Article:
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Perseverance is Clarisse Crémer’s middle name…..

Updated: 5 days ago

After a strong, solid start to the Transat CIC, Clarisse Crémer suffered damage to the J3 bulkhead of her IMOCA L’Occitaine en Provence on May 1st which required her to divert 500 miles to the Azores for five days whilst her technical team completed repairs. She is now back racing hard and today is some 700 miles from the finish line which she expects to reach in about three to four days, safely inside the closing deadline for the finish line, May 20th.


After returning to the race course Crémer appreciates more than ever the simple joys of sailing, racing solo, being alone on board, managing the weather, maneuvering. She set off to sea again fully focused with a touch of apprehension but looking to enjoy and share the unique sensations of the open sea. Now she wants to get finished and complete the job. “My main goal is to have a smile upon finishing and to again feel how incredible these boats are as means of transport,” she explained before she left Lorient. 

 

“At the time it was okay but the next day it was hard ”Her first days of racing are up to par, she was getting closer to the ‘top 10’ on the passage past Ireland. “The first few days were up to expectations in terms of speed,” she says. “I wasn’t too sick at sea, I managed to find my bearings.” 

It was after four days of racing she was checking the boat after the two fronts had passed. It was then that she noticed that the bulkhead level with and supporting the J3 the had been badly cracked over nearly 4 meters. “I managed to be pragmatic, to discuss with the team and analyze the situation. We had to put the race on hold. At the time it was okay but the next day it was hard” 

She filmed a video, looking worried before wiping away a few tears, exhausted. Already there are small repairs that she has carried out but it is a massive ask to head for the Azores, to think of fixing and getting going again, knowing she will inevitably be at the back or near the back of the fleet.  

 

Five days of stopover and an express repair

Clarisse therefore heads 500 miles further south, to the Azores. She moored on the island of Faial, in the port of Horta. There, it is his technical team – eight people have been mobilized – who begin a race against the clock.

 

“They did a crazy job, taking turns day and night to allow me to leave as quickly as possible.” During these five days on site, Clarisse alternates between “rest and observing”. One day, she allows herself a hike “to take her mind off things”. “It’s a magnificent place, I would have liked to discover it in different circumstances… But it’s heartwarming.”


By last Friday, there were 21 IMOCA skippers who had already completed the race, including Clarisse's companion, Tanguy Le Turquais (Lazare, 11th), who had an exceptional race (1st boat with straight daggerboards). That was the day that Clarisse returned to the sea. “The stopover in the Azores could hardly have gone better and then I left in almost ideal conditions.” There are then just over 1900 miles to go until the finish.


A thrilling end to the race


The day after her new start she has a bit of a downturn. Psychologically, nothing is easy. You have to sail in a mix of “racing mode and in safe mode”, live with the anxiety of not breaking anything – “I have the impression I just could not deal with any more problems”. Also she realizes that now she will not be able to make the return trip to Brittany before the next race to see her daughter again. “I didn’t plan on leaving her this long, that hurts my heart.”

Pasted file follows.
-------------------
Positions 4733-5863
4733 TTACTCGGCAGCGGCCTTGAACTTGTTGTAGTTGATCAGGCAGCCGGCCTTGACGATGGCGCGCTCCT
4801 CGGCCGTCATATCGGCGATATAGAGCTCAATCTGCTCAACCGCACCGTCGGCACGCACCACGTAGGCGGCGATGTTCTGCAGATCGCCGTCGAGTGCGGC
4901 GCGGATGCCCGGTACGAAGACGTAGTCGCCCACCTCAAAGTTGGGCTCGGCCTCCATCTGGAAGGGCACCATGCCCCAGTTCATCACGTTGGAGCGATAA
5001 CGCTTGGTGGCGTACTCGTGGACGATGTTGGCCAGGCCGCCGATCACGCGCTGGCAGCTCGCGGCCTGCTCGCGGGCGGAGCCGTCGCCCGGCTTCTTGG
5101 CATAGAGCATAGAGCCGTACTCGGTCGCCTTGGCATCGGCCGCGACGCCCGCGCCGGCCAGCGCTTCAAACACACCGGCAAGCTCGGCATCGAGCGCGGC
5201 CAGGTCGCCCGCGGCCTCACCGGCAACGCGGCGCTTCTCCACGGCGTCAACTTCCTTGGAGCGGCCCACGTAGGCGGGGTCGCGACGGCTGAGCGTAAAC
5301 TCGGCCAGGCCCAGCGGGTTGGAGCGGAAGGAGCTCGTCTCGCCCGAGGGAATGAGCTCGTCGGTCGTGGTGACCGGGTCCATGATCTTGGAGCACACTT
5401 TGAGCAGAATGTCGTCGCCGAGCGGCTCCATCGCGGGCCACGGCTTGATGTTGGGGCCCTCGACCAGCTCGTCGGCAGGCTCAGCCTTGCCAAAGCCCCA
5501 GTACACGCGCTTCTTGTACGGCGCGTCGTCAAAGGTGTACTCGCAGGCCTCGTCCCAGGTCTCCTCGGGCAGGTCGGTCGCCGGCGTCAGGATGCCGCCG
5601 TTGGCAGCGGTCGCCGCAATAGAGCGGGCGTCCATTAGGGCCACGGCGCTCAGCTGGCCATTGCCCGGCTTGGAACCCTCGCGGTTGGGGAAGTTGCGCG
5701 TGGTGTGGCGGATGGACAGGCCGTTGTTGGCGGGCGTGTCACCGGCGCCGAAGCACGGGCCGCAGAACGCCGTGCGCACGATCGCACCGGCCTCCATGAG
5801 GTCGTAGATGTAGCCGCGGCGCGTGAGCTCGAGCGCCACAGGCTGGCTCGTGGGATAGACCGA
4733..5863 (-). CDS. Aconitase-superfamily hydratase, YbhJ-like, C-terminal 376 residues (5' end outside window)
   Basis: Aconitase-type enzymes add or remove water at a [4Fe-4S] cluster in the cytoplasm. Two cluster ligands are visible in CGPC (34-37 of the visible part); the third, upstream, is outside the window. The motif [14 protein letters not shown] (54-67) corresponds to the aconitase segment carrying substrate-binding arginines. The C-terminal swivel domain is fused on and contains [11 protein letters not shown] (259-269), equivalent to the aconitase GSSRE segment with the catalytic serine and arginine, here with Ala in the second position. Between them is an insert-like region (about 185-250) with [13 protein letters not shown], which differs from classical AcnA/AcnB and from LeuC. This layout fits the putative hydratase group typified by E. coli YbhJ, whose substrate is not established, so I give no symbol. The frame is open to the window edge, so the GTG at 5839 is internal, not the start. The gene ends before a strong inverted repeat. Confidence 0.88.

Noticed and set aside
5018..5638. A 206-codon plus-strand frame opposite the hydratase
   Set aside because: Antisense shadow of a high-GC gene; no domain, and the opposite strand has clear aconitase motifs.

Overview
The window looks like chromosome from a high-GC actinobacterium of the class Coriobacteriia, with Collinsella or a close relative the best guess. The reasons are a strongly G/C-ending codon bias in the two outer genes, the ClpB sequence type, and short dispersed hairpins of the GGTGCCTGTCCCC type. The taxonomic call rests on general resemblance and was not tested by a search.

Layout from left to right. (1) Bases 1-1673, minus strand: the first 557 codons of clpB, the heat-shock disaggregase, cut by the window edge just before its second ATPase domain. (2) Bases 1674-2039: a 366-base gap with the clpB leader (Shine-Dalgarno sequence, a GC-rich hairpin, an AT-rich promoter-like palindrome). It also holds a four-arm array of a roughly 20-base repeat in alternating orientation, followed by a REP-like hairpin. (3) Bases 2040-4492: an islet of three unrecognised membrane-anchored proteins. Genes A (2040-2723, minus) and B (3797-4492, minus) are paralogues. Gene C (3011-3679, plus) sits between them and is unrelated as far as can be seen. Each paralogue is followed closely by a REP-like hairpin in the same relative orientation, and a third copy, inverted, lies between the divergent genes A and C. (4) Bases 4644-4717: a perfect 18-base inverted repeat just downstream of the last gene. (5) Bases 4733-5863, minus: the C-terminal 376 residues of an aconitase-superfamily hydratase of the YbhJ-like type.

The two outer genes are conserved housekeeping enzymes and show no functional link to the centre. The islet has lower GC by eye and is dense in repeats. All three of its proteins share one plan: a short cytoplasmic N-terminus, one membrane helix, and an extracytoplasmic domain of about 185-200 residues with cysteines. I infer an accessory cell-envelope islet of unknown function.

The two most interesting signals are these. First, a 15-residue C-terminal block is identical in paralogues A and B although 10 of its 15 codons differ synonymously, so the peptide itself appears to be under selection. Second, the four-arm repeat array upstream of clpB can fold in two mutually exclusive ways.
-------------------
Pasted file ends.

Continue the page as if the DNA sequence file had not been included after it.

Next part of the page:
True to her stoic temperament when times are hard and doubts pile up, she holds on and copes as always. Yesterday, she had returned to the westwards course followed by all the competitors, pointing entirely to the West. 

From now on, she has began to follow the cetacean protection zone located to her north and has been dealing with the currents of the Gulf Stream. 

She hopes to complete the race within four days. “Clarisse is making high averages and should arrive on time (before May 20, line closure),” confirms  Francis Le Goff, the race director. This should allow her to log the necessary miles for her participation in the Vendée Globe but also to be able to rest well and prepare her boat before the return transatlantic.


Before being able to breathe, the end of his race nevertheless promises to be copious. On the program: the av ant of a depression to overcome this Tuesday, a transition phase, strong wind, a ridge to negotiate... “I almost have a new system to cross every day between now and the finish,” confides the sailor. And she concludes, by dispelling the few doubts that remain, with optimism: “I manage to have a good rhythm, to do clean maneuvers. Overall it's all OK!!”


RACE UPDATE. Five skippers still in the race!

 The next boat expected on the finish line is that of Patrick Isoard, who should win


in the Vintage category. The vintage Open 50 Uship for Children of the Mekong is less than 200 miles from the line. Currently in lighter winds he should cross in a little less than 24 hours. The other entered in the Vintage category, FAIAOAHE (Rémy Gerin), has passed the halfway mark and is progressing in a constant southerly flow which will intensify this Tuesday.


Among the IMOCAs, in addition to Clarisse Crémer, Oliver Heer (Oliver Heer Ocean Racing, 25th) made good progress almost 350 miles from the line. He should nevertheless “get into a slightly less windy area at the end of the day”, explains Francis Le Goff, the race director. 


Finally, the last Class40 entered, Anatole Facon (Good Morning Pouce) showed good pace, covering almost 200 miles per day. “If he continues to work well and work as hard as he does, Anatole can arrive before the line closes even if it looks close.” Concludes Le Goff.





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